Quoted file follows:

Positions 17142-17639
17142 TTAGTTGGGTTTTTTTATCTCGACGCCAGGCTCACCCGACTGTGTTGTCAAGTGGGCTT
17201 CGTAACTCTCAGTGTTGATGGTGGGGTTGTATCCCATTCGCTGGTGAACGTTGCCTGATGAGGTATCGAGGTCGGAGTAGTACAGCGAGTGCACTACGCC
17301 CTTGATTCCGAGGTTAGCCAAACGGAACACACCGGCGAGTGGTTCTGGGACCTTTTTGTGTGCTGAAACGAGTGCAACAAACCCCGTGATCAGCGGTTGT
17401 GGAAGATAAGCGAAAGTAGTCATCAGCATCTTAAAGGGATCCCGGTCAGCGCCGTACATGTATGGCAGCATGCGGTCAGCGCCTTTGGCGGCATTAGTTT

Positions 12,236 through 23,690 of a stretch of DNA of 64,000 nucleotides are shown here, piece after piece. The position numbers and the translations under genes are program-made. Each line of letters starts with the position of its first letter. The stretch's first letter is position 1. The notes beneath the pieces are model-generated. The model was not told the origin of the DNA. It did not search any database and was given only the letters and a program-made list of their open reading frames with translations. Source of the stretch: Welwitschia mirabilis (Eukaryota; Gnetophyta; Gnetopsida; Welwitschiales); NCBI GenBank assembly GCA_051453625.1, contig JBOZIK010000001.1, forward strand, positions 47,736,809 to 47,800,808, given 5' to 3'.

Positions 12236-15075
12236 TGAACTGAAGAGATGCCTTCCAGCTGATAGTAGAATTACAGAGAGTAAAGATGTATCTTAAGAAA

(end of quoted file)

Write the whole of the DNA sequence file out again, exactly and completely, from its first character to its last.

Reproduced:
Positions 17142-17639
17142 TTAGTTGGGTTTTTTTATCTCGACGCCAGGCTCACCCGACTGTGTTGTCAAGTGGGCTT
17201 CGTAACTCTCAGTGTTGATGGTGGGGTTGTATCCCATTCGCTGGTGAACGTTGCCTGATGAGGTATCGAGGTCGGAGTAGTACAGCGAGTGCACTACGCC
17301 CTTGATTCCGAGGTTAGCCAAACGGAACACACCGGCGAGTGGTTCTGGGACCTTTTTGTGTGCTGAAACGAGTGCAACAAACCCCGTGATCAGCGGTTGT
17401 GGAAGATAAGCGAAAGTAGTCATCAGCATCTTAAAGGGATCCCGGTCAGCGCCGTACATGTATGGCAGCATGCGGTCAGCGCCTTTGGCGGCATTAGTTT

Positions 12,236 through 23,690 of a stretch of DNA of 64,000 nucleotides are shown here, piece after piece. The position numbers and the translations under genes are program-made. Each line of letters starts with the position of its first letter. The stretch's first letter is position 1. The notes beneath the pieces are model-generated. The model was not told the origin of the DNA. It did not search any database and was given only the letters and a program-made list of their open reading frames with translations. Source of the stretch: Welwitschia mirabilis (Eukaryota; Gnetophyta; Gnetopsida; Welwitschiales); NCBI GenBank assembly GCA_051453625.1, contig JBOZIK010000001.1, forward strand, positions 47,736,809 to 47,800,808, given 5' to 3'.

Positions 12236-15075
12236 TGAACTGAAGAGATGCCTTCCAGCTGATAGTAGAATTACAGAGAGTAAAGATGTATCTTAAGAAA